Euro Tax Flash from KPMG's EU Tax Centre

Euro Tax Flash from KPMG's EU Tax Centre

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Advocate General’s Opinion in Austria v. Germany on the interpretation of ‘income from debt-claims with participation in profits’ (C-648/15)

Double Tax Convention — Taxation of interest income from registered certificates —Profit-participating loans — Profit-sharing bonds— Arbitration Procedure in Article 273 TFEU — Dispute between Member States

On April 27, 2017, Advocate General (AG) Mengozzi of the Court of Justice of the European Union (CJEU) issued his Opinion in the Republic of Austria v Federal Republic of Germany case (C-648/15), concerning a dispute between two Member States brought before the CJEU pursuant to Article 273 of the Treaty on the Functioning of the European Union (TFEU). The dispute concerns the interpretation of the phrase ‘income from (…) debt-claims with participation in profits’ within the meaning of Article 11(2) of the Convention for the avoidance of double taxation with respect to income and capital (‘Convention’) between Austria and Germany.

The AG is of the opinion that the CJEU does have jurisdiction to rule in this dispute and that the disputed phrase must be interpreted as covering income which provides a creditor with a part or a share in the debtor’s profits, to the exclusion of income which varies only in the event of losses incurred by that debtor.
 

Background

The case concerns the taxation of interest from registered certificates (‘Genussscheine’) purchased by an Austrian company – UniCredit Bank Austria AG (‘UniCredit’) – from a German bank. The certificates in question confer on the holder an entitlement to the payment of annual interest at a fixed rate of the nominal value of the certificates. However, the payment of interest may be suspended if the issuer incurs an accounting loss or reduced where it is itself likely to generate a loss, thus giving rise to an entitlement to payment of arrears in subsequent years, when the debtor realizes sufficient profit.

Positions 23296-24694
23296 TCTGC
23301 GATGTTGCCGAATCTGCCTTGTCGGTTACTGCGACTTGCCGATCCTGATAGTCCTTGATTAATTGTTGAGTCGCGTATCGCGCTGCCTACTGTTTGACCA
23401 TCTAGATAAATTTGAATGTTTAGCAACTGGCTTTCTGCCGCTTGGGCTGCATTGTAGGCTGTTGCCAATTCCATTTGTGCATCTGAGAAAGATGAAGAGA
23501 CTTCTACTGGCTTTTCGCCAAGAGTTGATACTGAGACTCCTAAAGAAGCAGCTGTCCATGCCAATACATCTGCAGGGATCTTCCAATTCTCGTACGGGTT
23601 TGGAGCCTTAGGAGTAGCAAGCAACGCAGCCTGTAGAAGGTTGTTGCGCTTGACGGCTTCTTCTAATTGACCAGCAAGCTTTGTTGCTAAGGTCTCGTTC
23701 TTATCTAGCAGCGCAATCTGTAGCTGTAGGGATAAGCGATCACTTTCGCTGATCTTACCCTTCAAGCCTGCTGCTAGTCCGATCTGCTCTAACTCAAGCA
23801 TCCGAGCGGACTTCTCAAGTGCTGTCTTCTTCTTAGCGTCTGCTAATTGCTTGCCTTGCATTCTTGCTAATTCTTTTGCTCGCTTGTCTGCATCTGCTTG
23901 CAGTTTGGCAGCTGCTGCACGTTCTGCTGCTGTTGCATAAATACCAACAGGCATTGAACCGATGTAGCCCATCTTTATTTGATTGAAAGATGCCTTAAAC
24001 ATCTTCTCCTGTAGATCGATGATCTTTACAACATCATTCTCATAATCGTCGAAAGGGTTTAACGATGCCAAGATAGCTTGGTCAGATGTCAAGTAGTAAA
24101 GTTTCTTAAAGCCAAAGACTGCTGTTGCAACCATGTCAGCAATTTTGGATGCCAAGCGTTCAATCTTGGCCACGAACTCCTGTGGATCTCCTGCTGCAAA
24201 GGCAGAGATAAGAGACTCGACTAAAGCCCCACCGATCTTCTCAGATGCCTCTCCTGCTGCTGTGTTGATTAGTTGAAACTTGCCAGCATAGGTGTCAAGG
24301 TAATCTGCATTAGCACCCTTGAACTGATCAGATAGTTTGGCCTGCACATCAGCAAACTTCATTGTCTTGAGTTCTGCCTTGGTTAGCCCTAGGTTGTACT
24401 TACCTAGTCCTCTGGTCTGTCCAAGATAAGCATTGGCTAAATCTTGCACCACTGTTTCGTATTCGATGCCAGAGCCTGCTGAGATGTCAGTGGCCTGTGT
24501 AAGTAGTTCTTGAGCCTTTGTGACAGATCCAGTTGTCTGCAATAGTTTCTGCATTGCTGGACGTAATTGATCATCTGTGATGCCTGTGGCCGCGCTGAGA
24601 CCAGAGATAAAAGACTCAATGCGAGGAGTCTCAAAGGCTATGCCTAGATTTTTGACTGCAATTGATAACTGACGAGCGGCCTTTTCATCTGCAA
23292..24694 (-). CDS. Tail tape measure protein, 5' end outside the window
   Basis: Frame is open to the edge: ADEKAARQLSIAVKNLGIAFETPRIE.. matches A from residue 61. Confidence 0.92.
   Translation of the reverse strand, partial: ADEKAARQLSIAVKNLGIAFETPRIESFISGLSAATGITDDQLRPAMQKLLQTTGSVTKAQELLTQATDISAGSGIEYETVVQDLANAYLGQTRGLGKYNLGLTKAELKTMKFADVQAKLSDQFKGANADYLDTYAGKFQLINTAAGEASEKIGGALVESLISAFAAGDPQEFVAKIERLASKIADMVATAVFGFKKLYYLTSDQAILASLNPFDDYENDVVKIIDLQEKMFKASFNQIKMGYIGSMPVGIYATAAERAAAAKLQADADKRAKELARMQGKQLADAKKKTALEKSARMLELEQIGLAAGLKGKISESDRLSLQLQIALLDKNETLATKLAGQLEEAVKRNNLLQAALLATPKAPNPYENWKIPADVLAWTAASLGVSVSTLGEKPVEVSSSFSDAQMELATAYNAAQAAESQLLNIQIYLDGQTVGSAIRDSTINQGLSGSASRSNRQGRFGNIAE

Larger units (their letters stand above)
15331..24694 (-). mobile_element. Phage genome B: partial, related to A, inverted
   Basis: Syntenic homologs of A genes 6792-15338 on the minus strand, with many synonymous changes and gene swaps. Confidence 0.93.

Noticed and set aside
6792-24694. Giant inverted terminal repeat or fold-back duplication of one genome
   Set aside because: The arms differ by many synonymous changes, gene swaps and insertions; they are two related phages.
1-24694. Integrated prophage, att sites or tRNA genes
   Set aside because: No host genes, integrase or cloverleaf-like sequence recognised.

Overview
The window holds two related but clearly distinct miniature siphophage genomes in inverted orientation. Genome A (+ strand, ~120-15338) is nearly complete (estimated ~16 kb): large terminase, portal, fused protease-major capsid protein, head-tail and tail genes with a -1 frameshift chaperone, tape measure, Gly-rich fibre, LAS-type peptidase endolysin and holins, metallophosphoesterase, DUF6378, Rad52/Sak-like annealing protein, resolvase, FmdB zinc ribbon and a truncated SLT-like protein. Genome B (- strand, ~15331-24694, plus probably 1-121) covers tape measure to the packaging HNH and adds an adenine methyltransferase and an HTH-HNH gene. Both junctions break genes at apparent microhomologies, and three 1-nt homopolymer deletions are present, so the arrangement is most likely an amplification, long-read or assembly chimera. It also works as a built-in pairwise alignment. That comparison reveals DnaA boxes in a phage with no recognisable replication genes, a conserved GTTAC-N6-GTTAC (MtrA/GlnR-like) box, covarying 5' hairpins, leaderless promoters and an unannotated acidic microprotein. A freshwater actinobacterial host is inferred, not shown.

Both Member States agree on the legal classification of income from the certificates at issue, i.e. as interest within the meaning of Article 11 of the Convention, and not as dividends within the meaning of Article 10. Under Article 11(1) of the Convention, taxing rights over interest income are allocated to the state of residence of the beneficial owner – in this case, Austria. However, Article 11(2) introduces an exception whereby ‘income from rights or debt-claims with participation in profits’ may also be taxed in the state in which the income arises. Although the parties agree that only remuneration from debt-claims that depend on profits fall within the scope of the exception, they disagree on the required level of dependency.
According to Germany, the criterion of dependency is satisfied where the payment is dependent on the realization of a certain level of profit by the debtor; Germany considers this to be the case for the instrument at issue. It therefore claims that it has the exclusive right to tax the income from these certificates.

Austria, on the other hand, argues that the exclusion should be interpreted narrowly, i.e., as referring to remuneration, in addition to the fixed interest component, determined based on the issuer’s profits, and therefore claims exclusive taxing rights over the income from the certificates acquired by UniCredit.